By Dylan S. McLean
The recent Peace Bridge fiasco is shameful. The Peace Bridge Authority’s well-earned reputation for binational amicability, earned through decades of cooperation, has been tarnished. The best possible solution will be realized through a healthy dose of humility by all interested parties. Altering its proven governance structure is no solution.
Structures spanning an international border connect, and cannot be separated from, multiple levels of government bureaucracy and jurisdictional environments. Each jurisdiction has regulations that do not span the border, yet the bridge does. It cannot be divided physically. Further, because of this unique operational environment, it should not be divided operationally.
Twenty-four bridges and one tunnel link the United States and Canada. Last year, Munroe Eagles and I concluded an in-depth study of the governance regimes used at a healthy majority of these facilities, including our local bridges.
What did we find? The unified governance model in place at the Peace Bridge is best positioned to deal with the multiplicity of challenges imposed by the facility’s cross-border character.
The arrangement being proposed by Assemblyman Sean Ryan, D-Buffalo, and his counterparts would place the Peace Bridge on the path toward the worst possible governance regime. Dysfunction, division and inefficiency may occur in unified governance structures – as they can in any organization – but they are built into the organizational structure of divided governance.
Republican State Sen. Mark Grisanti – a supporter of the Ryan proposal – pointed to the Blue Water Bridge as an example of what the Peace Bridge could be. This is laughable. That bridge links Sarnia, Ont., with Port Huron, Mich. Its ownership, governance and management are split.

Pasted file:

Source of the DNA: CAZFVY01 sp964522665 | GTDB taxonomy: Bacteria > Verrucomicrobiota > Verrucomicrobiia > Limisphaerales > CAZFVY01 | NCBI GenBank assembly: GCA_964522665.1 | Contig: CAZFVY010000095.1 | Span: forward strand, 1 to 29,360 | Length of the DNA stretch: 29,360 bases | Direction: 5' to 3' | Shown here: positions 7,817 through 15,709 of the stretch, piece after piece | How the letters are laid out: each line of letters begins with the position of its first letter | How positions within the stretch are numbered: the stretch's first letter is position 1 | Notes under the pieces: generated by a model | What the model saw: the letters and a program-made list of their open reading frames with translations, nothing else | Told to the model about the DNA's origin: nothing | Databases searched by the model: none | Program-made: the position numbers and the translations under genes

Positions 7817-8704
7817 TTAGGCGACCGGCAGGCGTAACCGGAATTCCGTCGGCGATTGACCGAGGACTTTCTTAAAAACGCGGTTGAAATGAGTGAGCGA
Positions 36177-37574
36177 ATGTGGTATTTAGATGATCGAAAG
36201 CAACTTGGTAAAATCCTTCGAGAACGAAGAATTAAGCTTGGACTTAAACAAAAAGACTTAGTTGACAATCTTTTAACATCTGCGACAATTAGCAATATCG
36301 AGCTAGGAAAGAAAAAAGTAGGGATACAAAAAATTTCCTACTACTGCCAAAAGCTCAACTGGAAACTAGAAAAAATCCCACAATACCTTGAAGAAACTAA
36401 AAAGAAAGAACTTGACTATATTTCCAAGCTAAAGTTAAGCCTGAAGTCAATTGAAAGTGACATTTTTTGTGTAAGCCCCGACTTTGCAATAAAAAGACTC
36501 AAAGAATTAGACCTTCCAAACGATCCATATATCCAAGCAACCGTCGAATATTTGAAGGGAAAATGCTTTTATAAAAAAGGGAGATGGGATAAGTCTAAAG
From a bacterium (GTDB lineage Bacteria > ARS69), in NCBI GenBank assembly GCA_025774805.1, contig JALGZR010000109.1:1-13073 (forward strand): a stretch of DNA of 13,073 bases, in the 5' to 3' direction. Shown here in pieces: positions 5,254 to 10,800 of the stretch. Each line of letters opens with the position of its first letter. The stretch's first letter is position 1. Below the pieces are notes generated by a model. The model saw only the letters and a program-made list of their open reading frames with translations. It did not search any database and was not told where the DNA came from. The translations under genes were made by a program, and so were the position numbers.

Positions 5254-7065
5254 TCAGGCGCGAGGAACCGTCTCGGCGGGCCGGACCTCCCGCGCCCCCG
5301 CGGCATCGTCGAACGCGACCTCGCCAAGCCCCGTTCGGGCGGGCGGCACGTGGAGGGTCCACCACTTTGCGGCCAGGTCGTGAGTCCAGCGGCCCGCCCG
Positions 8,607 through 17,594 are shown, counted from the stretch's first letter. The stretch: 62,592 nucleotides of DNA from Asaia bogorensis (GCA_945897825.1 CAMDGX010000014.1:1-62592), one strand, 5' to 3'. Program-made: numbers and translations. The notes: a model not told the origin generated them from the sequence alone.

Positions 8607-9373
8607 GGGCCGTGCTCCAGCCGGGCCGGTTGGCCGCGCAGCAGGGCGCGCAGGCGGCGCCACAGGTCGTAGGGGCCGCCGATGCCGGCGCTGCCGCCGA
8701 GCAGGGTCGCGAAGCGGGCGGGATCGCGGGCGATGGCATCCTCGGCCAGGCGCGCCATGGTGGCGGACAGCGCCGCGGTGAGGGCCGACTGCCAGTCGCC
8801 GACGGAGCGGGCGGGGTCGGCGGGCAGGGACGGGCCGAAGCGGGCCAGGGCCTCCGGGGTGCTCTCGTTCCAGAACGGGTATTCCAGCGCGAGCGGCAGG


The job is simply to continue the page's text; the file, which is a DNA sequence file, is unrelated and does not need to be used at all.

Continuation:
A 2007 examination by the auditor general of Canada cited numerous dysfunctions and inefficiencies attributable to divided management. For example, because engineering inspection reports were not shared across the border, the Canadian authority was not even able to ascertain whether the bridge would reach its expected lifespan.
Today the situation at the Blue Water Bridge has improved considerably. This is largely attributable to the skill and the personalities of current management on each side of the border. The institutional structure remains a challenge. Duplication and inefficiencies remain, and are reflected in tolls that are collected in both directions.
Organizations of all types are vulnerable to personality enhanced or incited dysfunction. There is no institutional design that can eliminate the potential for internal conflict. However, a divided institutional arrangement maximizes the potential for conflict and dysfunction.
Dylan S. McLean is an instructor in the Department of Political Science at the University at Buffalo.